Patellofemoral pain syndrome (pain around the knee cap) is the most frequent cause of knee pain and the most common diagnosis seen in sports medicine and physical therapy clinics. The condition is often the result of a change in the dynamic alignment of the leg and knee joint during functional activities such as squatting, stair climbing, and running. Contributing factors often include a loss of ankle mobility, as well as, hip weakness. Many people assume the hip abductors or glut medius musculature is to blame, but without a thorough assessment most important muscle impairments are missed. A new article reports on which muscle groups are weakest among males with patellofemoral pain syndrome.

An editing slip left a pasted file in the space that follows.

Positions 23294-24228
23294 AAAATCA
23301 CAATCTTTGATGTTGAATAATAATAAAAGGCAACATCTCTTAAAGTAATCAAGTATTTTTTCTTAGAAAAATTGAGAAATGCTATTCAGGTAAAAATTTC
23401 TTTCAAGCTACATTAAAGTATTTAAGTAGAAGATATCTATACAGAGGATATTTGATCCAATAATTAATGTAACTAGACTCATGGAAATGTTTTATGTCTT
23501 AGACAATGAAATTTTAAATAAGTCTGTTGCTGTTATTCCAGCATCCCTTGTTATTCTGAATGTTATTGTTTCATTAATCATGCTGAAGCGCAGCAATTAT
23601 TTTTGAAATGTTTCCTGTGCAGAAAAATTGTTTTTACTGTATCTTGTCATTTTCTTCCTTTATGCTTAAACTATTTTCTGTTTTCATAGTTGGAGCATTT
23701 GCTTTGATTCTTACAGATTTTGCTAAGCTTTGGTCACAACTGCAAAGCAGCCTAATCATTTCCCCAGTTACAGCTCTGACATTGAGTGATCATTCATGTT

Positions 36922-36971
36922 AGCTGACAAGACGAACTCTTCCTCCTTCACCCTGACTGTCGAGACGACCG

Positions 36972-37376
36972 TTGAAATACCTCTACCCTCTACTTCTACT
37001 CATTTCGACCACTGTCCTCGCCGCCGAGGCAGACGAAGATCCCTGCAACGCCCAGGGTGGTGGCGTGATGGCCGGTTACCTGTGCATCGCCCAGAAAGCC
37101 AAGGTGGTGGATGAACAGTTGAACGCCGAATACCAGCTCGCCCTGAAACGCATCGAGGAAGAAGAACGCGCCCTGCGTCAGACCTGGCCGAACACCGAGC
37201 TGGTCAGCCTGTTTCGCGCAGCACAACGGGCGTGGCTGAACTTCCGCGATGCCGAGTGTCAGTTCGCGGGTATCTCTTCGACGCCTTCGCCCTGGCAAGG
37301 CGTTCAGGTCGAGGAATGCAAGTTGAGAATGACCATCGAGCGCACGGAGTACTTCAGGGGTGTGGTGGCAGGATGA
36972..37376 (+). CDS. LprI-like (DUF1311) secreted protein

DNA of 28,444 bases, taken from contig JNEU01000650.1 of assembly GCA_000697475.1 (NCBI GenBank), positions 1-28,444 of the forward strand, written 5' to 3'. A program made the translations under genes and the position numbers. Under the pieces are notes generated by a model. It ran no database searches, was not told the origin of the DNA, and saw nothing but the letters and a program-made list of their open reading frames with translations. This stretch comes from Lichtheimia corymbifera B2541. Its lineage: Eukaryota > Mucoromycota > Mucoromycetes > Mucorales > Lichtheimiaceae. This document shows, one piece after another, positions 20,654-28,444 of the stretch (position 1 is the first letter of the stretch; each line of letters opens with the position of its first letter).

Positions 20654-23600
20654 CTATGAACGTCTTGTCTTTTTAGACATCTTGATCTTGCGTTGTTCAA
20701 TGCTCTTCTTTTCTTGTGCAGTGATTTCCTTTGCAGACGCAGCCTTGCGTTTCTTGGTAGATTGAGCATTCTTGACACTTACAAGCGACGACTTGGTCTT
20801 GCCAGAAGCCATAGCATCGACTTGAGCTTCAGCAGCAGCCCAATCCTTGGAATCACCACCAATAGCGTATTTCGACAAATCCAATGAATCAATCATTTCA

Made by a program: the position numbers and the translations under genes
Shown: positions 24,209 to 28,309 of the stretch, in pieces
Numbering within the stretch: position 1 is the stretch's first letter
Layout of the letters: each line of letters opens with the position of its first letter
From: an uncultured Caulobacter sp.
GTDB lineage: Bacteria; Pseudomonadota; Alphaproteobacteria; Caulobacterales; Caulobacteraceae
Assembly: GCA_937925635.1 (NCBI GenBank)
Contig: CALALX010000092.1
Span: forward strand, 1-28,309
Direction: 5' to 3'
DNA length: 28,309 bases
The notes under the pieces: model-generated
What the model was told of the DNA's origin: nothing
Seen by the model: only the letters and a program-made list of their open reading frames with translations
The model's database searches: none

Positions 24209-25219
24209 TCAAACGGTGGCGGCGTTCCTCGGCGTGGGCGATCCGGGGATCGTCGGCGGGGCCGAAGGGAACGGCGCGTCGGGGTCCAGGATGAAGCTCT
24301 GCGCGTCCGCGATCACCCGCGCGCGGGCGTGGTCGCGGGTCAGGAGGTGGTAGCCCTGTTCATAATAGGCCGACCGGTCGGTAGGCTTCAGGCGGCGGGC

The International Journal of Sports Physical Therapy reported on the strength differences between males and females with knee pain (Hoglund et al. 2018). Authors recruited 36 asymptomatic males and 36 males with patellofemoral pain syndrome into their study and examined the strength of their hip and knee joints. The authors found significant differences in gluteus maximus or hip extensor strength between the two male groups. Interestingly, no differences were noted between gluteus medius or hip abductor strength. This study highlights strength differences between females, frequently hip abductor weakness, and males with knee pain.